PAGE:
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I am in a place where electricity is not ideal (old house, no ground), sometimes it occasionally shuts down and supposedly there are some spikes.

I consider using UPS with the goal to increase safety of my personal data. My first priority is the health of my internal and external USB hard drives which can be damaged due to possible power instability. I do not care that much about possible losses of not-saved work, instead I just want to let my system have a minimum time to turn off without any risk of physical damaging my hard drives.

Would a cheap offline UPS suit my neads? Or do i need a better one with automatic voltage regulator (AVR)? How critical is AVR for the hard drives? The external ones require their own power supplies and will be plugged directly into UPS.

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Most UPSes will enter a fault / error state if they detect missing ground, and may refuse to charge the battery. I wish you good luck though. –  Ben Voigt Jun 8 '12 at 21:37
    
Related: using UPS without ground: superuser.com/questions/317976/… –  haimg Jun 8 '12 at 21:50

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UPSes are roughly divided into stand-by and in-line classes. No matter what UPS you buy, it will have a surge suppressor and some basic filters.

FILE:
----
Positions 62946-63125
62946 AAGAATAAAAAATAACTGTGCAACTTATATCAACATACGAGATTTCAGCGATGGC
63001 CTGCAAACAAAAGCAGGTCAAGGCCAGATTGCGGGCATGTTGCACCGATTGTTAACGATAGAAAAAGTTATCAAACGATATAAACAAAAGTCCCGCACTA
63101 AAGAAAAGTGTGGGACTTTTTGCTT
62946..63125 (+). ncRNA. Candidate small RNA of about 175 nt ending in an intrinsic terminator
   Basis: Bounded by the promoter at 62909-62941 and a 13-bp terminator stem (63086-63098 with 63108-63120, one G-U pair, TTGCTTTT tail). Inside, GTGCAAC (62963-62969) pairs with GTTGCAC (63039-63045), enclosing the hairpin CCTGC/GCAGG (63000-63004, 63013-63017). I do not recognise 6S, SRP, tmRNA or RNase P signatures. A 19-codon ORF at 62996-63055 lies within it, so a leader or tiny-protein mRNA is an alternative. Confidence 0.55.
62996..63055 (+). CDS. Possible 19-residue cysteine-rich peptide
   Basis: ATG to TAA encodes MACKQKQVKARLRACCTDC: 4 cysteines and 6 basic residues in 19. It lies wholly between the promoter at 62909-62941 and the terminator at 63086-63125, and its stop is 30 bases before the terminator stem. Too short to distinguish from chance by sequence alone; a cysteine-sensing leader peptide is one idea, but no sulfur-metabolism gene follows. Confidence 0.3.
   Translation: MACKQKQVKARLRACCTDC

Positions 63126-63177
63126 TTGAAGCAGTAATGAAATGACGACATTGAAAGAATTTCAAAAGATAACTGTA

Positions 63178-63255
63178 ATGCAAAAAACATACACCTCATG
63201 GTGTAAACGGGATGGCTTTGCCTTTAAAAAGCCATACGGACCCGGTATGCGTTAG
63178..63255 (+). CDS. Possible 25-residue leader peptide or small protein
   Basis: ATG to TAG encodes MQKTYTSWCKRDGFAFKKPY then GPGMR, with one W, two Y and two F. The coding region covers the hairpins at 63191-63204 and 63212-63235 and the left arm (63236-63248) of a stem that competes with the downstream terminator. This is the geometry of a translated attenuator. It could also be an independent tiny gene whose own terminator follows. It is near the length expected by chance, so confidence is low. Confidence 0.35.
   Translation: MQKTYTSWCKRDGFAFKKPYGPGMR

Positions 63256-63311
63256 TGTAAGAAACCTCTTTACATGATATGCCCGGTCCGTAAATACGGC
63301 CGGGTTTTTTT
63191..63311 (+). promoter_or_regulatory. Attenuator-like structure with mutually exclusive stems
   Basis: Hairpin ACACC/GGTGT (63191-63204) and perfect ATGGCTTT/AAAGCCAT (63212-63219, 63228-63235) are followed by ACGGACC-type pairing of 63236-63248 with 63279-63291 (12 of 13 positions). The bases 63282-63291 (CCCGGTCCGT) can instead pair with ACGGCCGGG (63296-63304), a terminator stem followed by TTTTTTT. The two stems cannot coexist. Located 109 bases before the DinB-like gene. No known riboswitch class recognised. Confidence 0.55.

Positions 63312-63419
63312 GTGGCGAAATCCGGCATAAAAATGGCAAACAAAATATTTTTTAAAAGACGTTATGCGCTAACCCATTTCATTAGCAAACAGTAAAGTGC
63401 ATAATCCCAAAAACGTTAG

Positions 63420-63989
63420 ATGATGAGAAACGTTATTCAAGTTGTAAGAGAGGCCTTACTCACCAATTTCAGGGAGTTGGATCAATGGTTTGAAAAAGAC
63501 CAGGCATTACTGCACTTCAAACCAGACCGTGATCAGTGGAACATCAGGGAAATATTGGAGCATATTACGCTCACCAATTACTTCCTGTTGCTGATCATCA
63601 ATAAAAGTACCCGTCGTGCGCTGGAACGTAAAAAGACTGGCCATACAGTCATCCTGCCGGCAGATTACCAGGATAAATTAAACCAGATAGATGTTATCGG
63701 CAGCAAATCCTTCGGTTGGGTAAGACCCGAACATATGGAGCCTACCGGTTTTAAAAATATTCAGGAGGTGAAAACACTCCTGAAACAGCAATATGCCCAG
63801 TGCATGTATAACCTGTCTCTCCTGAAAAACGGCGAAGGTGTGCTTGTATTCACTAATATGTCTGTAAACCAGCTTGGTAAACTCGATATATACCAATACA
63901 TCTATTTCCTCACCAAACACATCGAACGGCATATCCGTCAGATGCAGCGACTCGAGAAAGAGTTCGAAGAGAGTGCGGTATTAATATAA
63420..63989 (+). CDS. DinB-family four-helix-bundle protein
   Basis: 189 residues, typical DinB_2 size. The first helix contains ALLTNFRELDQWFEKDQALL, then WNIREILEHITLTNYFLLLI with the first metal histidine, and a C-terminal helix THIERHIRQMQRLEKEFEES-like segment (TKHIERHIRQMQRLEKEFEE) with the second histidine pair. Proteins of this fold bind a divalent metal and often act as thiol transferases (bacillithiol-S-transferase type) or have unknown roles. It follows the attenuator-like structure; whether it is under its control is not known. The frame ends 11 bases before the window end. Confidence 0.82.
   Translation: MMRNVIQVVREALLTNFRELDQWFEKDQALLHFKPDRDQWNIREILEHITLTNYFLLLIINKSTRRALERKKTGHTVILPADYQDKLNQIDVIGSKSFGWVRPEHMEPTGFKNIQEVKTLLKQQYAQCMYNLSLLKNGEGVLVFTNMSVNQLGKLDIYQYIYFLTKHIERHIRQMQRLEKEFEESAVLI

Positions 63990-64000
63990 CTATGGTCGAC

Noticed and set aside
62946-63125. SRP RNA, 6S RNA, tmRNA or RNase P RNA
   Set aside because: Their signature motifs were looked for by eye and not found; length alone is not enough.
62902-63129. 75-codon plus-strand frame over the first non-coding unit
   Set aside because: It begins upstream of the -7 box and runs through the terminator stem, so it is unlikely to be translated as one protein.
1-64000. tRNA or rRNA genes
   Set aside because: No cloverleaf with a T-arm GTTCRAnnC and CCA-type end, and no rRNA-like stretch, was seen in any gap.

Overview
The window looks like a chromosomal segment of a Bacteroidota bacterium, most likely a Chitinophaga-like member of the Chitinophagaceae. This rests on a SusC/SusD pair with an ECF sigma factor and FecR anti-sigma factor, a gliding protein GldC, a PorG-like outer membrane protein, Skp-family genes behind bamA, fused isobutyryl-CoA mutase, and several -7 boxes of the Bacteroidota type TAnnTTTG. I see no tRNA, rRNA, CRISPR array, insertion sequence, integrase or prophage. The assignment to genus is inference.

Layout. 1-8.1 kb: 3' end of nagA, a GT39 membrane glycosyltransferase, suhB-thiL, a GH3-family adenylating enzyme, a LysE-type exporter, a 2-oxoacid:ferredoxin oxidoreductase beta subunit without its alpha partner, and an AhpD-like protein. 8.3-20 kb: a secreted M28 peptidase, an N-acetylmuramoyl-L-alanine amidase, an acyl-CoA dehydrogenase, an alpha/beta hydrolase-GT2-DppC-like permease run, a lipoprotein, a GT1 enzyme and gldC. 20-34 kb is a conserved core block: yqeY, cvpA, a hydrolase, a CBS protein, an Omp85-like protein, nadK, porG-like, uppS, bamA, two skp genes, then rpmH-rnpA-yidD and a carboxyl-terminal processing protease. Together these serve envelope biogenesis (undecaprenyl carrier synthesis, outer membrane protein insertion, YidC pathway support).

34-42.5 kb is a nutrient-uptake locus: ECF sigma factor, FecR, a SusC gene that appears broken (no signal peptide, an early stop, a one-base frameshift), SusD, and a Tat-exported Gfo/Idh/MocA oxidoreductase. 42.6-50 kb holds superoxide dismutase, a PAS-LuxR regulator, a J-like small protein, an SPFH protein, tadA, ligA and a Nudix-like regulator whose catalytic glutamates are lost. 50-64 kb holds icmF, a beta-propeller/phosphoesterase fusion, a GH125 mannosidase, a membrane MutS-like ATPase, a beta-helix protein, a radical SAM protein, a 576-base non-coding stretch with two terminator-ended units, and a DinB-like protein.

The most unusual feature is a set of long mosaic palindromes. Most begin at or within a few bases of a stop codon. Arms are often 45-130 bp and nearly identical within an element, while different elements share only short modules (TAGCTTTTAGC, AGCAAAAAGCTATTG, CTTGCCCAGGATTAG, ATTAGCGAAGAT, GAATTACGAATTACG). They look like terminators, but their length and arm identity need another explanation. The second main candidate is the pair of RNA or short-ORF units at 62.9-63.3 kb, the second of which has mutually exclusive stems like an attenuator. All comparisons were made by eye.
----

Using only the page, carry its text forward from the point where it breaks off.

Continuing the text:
Stand-by UPS only kicks in when the mains power becomes "bad" (too low, too high, etc.) There is a several milliseconds delay, but basic PC power supply can survive that switching delay without any problem.

In-line UPS always converts AC power to DC, and then back to AC to be fed into your equipment. So, naturally it provides better clean noise-free power, but the down side is that it is much more expensive, the double-conversion is lossy (UPS usually has a large and noisy fan to cool it down, etc.)

I've never seen in-line UPSes used outside of the realm of enterprise telecommunication equipment, where clean power is a must. I would say that a decent home UPS (they are all stand-by type) will be sufficient for your needs.

For an extra peace of mind, you can add a surge suppressor before the UPS, e.g. connect UPS to the surge suppressor, and then to the mains. However, I'd really try to obtain a decent ground, you can have lots of weird problems with your networking if your ground is bad or non-existent.

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If you don't care about loosing unsaved work, then you don't need a UPS. The computer power supply makes sure the power to the drive is properly regulated. Either the power it delivers is correct for operation, or it shuts down; it won't let damage happen. If you are worried about surges, you can get a cheap surge suppressor for some extra protection, but the computer power supply already takes care of that.

As for your lack of ground, I assume you mean the outlets in the house are missing the third pin, so you have to use a ground adapter block. This means your house is about 40 years out of compliance with electric code and probably also is still using cloth insulated wires, which have a tendency to catch fire, so you should have an electrician rewire the house properly. Additionally, not having a true earth ground presents an electrocution hazard.

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